The developer of an evacuated condo complex in Leduc, Alta., has a long history of legal problems, CBC News has learned.
Court documents show Kevyn Frederick, also known as Kevyn Sheldon Frederick, Kevin Ronald Frederick and several other aliases, is a businessman with a checkered financial past.
On Thursday fire officials ordered residents to leave the Bellavera Green condominiums by Mar. 31 for safety concerns.
Safety-code deficiencies include a faulty fire alarm system, unsafe fire access route, an open and unsecured construction site, and a condemned exterior stairwell which threatened fire protection and building services such as a high-pressure gas main.
Condo owners told CBC News the developer has abandoned the building.
Documents show Frederick took over Bellavera Green from builder Ram Singh.
Singh claims his name was forged on land transfer documents and says he had no intention of transferring title to Frederick and his partners until they paid him $10 million, which he has yet to receive.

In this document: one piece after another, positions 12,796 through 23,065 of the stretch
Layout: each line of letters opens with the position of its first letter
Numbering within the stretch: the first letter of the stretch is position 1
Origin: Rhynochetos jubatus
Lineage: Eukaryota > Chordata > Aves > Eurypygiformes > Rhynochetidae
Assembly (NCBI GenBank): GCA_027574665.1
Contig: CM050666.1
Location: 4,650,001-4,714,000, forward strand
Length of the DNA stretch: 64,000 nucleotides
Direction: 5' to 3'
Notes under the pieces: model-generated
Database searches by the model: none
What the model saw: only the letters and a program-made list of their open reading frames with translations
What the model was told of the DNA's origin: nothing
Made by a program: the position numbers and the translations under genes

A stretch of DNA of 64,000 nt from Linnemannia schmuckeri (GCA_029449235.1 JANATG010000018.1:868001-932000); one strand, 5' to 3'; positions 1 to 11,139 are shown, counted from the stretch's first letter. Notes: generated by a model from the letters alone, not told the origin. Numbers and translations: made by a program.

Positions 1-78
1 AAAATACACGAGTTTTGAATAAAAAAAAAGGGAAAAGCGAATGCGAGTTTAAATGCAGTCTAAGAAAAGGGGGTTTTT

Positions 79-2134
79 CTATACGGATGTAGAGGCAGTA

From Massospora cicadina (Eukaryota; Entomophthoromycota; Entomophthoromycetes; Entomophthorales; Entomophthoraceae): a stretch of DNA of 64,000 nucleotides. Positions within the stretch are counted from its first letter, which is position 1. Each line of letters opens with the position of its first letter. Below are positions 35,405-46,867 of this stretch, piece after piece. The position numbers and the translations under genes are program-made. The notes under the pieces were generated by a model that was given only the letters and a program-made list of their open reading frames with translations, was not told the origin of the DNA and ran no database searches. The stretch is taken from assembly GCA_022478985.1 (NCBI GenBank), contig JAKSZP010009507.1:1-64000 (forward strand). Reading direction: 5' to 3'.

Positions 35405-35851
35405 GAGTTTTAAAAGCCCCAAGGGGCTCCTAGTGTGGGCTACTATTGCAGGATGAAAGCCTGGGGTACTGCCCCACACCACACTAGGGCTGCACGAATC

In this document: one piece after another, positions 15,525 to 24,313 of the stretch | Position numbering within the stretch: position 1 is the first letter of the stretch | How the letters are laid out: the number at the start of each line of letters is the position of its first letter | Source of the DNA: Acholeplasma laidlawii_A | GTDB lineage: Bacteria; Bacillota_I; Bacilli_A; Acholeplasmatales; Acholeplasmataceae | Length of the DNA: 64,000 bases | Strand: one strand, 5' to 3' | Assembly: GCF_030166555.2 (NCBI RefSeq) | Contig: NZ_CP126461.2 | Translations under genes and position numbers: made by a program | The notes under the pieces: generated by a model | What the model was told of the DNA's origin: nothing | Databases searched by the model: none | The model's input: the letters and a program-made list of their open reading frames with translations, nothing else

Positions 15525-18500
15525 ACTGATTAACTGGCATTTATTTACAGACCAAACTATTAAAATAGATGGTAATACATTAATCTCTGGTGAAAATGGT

Frederick bought Chateau Lacombe
CBC has also learned that Frederick, who runs his multi-million dollar business out of a rented mailbox at a UPS store on Whyte Avenue, borrowed more than $32 million in 2010 to buy the iconic Chateau Lacombe, now the Crowne Plaza, in downtown Edmonton.
In November, the hotel fell into receivership with Frederick owing the entire amount, plus nearly $9,000 a day in interest.
Frederick is also being sued by owners in a Fort MacMurray condo building after their reserve fund went missing.
This lawsuit accuses Frederick of "embezzlement, unauthorized misappropriation and secret misdirection" of $268,000.
That means the condo owners are now responsible for the cost of future maintenance and repairs, said their lawyer Robert Noce.
"Ultimately that's why the corporation, the condominium corporation, decided to go after this individual," he said. "It was such a blatant abuse of process, it was such a blatant abuse in terms of misappropriation of funds."
A court document shows Frederick borrowed nearly $1.7 million from an Edmonton bank to develop the building, but defaulted on the loan, leaving the condo in receivership.